8 February 2009

Review: FRIEND OF THE DEVIL, Peter Robinson

Hodder & Stoughton, 2007, ISBN 978-0-340-83690-3, 424 pages

Sunday morning brings with it the discovery of two murders, both women, one in a seedier part of the town of Eastvale, and the other in a wheelchair on a headland near Whitby.
DCI Alan Banks attends the Eastvale crime scene while his former colleague DI Annie Cabbot, on loan to Eastern Area, takes on the wheelchair murder.

The body of nineteen year old Hayley Daniels is discovered in the storeroom of a leather good shop in the Maze. CCTV shows Hayley entering the Maze on her own, so was her murderer waiting for her?

The body in the wheelchair, on the other hand, is that of a quadraplegic. Her murderer appears to have collected her from the care facility where she has been living, taken her to the headland, and slit her throat. Annie Cabbot's search for clues to the woman's background and identity unearths a connection to an old case that both she and Banks were involved in.

Annie is not handling her current situation at all well. She misses working with Banks and her search for personal reward is leading her down paths fraught with disaster. From the moment it is revealed that Banks and Cabbot are working apart, it is inevitable that their paths will cross. This does give THE FRIEND OF THE DEVIL a certain sense of predictability, although the nature of their relationship when they meet is problematic for both Banks and Cabbot. I enjoyed the expansion of the other characters including Detective Superintendent Catherine Gervaise, DS Kevin Templeton, and DC Winsome Jackman. Jackman in particular acts as a bridge between the investigations of Banks and Cabbot.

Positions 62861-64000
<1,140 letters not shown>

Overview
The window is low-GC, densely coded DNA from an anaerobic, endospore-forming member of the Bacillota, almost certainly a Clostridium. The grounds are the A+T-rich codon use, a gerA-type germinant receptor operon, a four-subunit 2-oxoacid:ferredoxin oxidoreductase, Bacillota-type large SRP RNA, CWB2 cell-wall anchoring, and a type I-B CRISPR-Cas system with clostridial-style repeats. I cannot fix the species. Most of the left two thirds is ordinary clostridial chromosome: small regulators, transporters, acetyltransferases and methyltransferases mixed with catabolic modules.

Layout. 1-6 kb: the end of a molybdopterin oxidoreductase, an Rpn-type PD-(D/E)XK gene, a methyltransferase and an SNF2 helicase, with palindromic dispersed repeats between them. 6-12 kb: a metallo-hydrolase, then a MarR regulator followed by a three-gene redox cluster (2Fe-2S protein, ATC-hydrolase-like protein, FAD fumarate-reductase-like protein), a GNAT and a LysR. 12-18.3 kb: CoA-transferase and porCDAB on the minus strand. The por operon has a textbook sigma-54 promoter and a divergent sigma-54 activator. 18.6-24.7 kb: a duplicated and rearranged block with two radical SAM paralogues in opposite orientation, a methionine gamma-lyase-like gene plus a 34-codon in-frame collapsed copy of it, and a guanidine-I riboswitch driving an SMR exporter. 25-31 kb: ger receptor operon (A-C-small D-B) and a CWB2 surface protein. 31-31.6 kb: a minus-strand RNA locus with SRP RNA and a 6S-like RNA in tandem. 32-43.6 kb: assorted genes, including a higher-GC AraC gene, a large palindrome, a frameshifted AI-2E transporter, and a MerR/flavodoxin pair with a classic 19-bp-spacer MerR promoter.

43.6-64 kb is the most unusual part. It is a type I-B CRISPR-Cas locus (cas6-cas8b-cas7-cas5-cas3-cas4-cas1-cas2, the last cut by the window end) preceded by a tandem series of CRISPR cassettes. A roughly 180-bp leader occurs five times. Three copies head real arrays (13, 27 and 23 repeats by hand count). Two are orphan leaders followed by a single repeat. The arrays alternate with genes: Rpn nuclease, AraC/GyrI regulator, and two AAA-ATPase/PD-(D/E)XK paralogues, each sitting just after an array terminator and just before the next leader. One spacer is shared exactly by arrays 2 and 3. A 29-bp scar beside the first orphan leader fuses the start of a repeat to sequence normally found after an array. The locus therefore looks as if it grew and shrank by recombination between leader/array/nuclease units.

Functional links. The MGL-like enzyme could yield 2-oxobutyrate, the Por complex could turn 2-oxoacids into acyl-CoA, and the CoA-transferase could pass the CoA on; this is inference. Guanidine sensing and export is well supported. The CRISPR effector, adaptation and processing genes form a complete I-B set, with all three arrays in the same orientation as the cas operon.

THE FRIEND OF THE DEVIL is the 17th Inspector Banks novel, and Robinson shows that he still has the capacity to surprise even while plumbing new depths in the Banks/Cabbot relationship. Annie Cabbot first appeared in 1999 IN A DRY SEASON, eight books before FRIEND OF THE DEVIL. Through her, Robinson has been exploring the parameters of successful detective partnerships. It is an issue which other authors like Ruth Rendell, Reginald Hill, and Colin Dexter avoided with their male duos. The relationship between Banks and Cabbot is not that of two equals: he after all is the "boss", and he is also quite a bit older than her. Robinson asks questions about whether the relationship between male and female detective duos needs to be emotional and whether it can ever be sexual. The changing landscape of the Banks/Cabbot relationship is part of what keeps fans coming back to this series.

My rating: 4.3

Other references in my blog to Peter Robinson

Peter Robinson's site

1 comment:

Joy said...

Oh wow. I have only read the first one in this series. Hopefully I'll get to the second one this year. I'm happy to learn that they continue to be good. :)


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